\par OCI Is A Tremendous Job Searching Tool: Use It! \par

OCI Is A Tremendous Job Searching Tool: Use It!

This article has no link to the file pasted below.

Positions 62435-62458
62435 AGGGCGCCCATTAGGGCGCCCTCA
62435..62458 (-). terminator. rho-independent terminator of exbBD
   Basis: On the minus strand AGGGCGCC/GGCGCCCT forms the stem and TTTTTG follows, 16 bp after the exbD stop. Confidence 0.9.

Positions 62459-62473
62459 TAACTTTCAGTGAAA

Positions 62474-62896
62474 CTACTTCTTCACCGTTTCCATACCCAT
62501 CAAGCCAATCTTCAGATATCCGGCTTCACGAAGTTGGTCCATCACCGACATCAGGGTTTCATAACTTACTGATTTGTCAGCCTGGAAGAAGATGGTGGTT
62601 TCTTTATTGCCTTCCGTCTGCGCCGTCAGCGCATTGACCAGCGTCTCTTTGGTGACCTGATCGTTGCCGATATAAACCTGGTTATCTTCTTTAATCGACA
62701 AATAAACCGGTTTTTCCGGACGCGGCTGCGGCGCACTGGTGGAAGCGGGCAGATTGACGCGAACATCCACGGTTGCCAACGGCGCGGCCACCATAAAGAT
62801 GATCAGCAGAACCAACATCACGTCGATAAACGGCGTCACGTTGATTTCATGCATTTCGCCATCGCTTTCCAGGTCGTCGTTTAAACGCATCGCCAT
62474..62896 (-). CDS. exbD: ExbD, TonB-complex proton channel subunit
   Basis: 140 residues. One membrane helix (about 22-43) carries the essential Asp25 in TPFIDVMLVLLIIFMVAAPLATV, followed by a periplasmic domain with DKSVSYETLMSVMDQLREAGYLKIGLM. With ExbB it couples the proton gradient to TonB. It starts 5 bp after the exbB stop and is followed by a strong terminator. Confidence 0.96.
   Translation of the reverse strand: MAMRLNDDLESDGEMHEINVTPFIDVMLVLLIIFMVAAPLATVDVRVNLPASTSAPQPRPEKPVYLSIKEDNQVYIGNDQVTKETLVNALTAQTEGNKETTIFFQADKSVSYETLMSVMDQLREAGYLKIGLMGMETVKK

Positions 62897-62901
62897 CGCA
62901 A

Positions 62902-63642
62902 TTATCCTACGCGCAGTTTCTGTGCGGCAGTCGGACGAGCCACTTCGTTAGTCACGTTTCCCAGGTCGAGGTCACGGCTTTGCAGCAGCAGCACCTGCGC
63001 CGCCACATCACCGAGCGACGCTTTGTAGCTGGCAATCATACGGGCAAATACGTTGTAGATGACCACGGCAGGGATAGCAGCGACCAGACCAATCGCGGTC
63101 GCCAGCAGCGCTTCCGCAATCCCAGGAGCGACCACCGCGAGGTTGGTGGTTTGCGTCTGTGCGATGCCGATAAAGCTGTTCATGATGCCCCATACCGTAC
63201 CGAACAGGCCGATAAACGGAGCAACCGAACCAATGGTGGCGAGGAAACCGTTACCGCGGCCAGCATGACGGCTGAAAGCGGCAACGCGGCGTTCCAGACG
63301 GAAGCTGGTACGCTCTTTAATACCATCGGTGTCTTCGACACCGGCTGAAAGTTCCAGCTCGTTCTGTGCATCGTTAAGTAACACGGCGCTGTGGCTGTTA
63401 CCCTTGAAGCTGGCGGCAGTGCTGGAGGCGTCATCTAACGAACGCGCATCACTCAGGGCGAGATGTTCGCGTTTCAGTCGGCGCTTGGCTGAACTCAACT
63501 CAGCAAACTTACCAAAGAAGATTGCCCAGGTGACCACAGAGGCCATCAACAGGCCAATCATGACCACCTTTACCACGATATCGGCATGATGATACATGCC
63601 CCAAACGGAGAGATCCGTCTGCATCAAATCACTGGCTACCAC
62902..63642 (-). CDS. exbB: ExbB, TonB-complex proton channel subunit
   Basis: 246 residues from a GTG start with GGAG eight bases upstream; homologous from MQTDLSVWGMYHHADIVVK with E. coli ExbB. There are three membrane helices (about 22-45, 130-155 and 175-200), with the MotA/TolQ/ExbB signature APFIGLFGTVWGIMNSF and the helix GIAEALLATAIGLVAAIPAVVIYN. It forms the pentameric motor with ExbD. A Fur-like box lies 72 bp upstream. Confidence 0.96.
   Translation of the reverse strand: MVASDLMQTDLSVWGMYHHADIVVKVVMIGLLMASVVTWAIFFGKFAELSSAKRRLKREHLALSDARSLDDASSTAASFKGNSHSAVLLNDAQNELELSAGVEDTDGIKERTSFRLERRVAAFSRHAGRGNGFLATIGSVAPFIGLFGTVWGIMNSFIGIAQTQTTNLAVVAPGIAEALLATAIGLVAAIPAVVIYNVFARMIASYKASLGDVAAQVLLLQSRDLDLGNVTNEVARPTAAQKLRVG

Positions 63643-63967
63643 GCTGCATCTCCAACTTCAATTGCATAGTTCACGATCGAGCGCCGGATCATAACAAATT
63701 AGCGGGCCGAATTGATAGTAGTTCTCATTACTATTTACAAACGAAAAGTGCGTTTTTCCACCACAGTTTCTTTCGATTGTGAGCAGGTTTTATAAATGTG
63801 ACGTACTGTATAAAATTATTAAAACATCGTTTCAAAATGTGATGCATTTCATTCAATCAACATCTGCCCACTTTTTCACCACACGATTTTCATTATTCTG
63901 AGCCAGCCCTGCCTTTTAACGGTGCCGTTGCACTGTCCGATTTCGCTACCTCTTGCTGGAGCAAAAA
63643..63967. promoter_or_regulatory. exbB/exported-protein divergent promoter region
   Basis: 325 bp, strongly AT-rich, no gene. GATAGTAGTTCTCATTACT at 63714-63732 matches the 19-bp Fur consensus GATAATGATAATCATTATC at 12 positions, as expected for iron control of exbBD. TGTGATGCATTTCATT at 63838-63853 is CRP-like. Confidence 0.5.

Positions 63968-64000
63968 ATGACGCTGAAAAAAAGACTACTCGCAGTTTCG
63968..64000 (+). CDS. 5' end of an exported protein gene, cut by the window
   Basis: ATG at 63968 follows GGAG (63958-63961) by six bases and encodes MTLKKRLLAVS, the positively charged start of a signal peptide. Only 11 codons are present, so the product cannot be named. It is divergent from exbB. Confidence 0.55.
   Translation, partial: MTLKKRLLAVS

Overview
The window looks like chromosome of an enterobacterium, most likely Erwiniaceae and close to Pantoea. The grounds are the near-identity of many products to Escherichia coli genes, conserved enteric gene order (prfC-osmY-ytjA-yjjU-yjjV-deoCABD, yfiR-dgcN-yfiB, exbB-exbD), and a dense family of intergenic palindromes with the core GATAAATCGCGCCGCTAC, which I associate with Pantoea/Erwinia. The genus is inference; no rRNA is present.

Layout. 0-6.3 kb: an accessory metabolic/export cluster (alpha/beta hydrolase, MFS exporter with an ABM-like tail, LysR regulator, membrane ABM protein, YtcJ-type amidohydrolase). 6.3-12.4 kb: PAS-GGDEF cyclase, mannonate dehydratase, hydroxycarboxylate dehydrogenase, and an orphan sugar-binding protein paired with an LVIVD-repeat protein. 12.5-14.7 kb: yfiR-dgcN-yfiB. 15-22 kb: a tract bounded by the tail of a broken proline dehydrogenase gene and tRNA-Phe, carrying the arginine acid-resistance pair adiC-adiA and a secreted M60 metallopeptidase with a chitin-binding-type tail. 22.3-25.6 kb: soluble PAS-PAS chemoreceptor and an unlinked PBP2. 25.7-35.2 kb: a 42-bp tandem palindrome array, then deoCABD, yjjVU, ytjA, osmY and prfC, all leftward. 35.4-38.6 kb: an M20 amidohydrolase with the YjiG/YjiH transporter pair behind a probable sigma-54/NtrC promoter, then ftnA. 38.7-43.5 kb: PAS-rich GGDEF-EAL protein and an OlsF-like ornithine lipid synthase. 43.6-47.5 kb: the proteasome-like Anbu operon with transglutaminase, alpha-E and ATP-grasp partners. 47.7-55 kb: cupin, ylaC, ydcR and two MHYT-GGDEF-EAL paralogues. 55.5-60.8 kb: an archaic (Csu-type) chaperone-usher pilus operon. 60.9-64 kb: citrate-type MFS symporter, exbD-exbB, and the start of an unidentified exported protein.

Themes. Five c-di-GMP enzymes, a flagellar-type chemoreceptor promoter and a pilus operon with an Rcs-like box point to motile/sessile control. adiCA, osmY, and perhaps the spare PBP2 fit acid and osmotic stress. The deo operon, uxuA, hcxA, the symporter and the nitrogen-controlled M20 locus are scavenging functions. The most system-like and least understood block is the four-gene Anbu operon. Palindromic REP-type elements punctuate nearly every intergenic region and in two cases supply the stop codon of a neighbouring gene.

The combination of Spring On-Campus Interviews this week, upcoming registration for Fall On-Campus Interviews (be on the lookout for information soon) and the 1L Interviewing Skills program last week with the attorneys from Jackson Walker, created some great topics to discuss in this week’s blog. I settled on the purpose and value of OCI, particularly for those of you in the middle and bottom of the class.\par \par A myth often makes its way across the student body which says that OCI is only for those students at the top of the class. Like many myths, they begin with some truth. The truth in this case is that big law firms, who recruit 2Ls into a summer program, which often results in a $160,000 position after graduation, tend to target the top of the class (at most law schools they go to, not just Baylor). These firms do most, if not all, of their recruiting through the law school OCI process. \par \par There are a couple of things for you to keep in perspective here: 1) we do our best to encourage employers to widen the pool of their prospective candidates, as well as recruit employers to participate who will generally have less restrictive criteria, and 2) we’ve had some success! So let’s look at the numbers. \par \par I pulled the data from last year’s Fall OCI Program, Session I (which is going to be the most restrictive of our three programs). We had 61 employers register to participate, and of those there were a total of 26 whose stated hiring criteria were Top 25% preferred or higher (or 43%). Those employers open to students in the Top 26% – Top 50% totaled 21 (or 34%). That left 14 (or 23% of) employers with criteria below the Top 50% mark; in fact, many of those had no objective criteria listed at all.\par \par Put the bottom two categories together and what do you have? 57% of the opportunities at 2014 Fall OCI Session I were open to those outside the top 25%. Not bad! Of course, those at the top of the class can bid for those same opportunities, and therefore still have an advantage. But that’s not something limited to OCI; that’s simply going to be the job market in general. Those with better credentials will have more opportunities. But that fact shouldn’t lead someone to the conclusion to pass on OCI; it should have the opposite effect. Any law student, and particularly those outside the top of the class, cannot leave any tool in the job search toolbox. You simply don’t have that luxury. \par \par Finally, keep in mind that there are tremendous benefits to participating in OCI in addition to whether or not it leads directly to a job. Here are a few: 1) forcing you to get your application materials together and in good shape so you can respond quickly when job openings occur, 2) practicing your interviewing skills, 3) building your network and 4) getting to know us in the CDO and letting us get to know you.\par \par Those benefits aside, in what other circumstance do you have 30-70 employers, with job opportunities, coming to you?! The answer is none. There simply is no more efficient use of your job searching time than participating in OCI. So my hope is when you begin to see information pertaining to Fall 2015 OCI in the next few weeks, you’ll listen to what we have to say, and ultimately decide to participate. You may not get your job directly through the program, but you could. And in either case it will be a fantastic use of your job searching time.\par \par Connect with Daniel at Daniel_Hare@Baylor.edu and/or @BaylorLawDaniel on Twitter.\par \par Job of the Week: Each week I highlight a job in Symplicity you might be interested in but may have missed. This week's job is: Summer Clerk at Wilson, Cribbs & Goren, P.C. (2L, Houston) Log in to Symplicity to view this job and apply. \par ]]>\par

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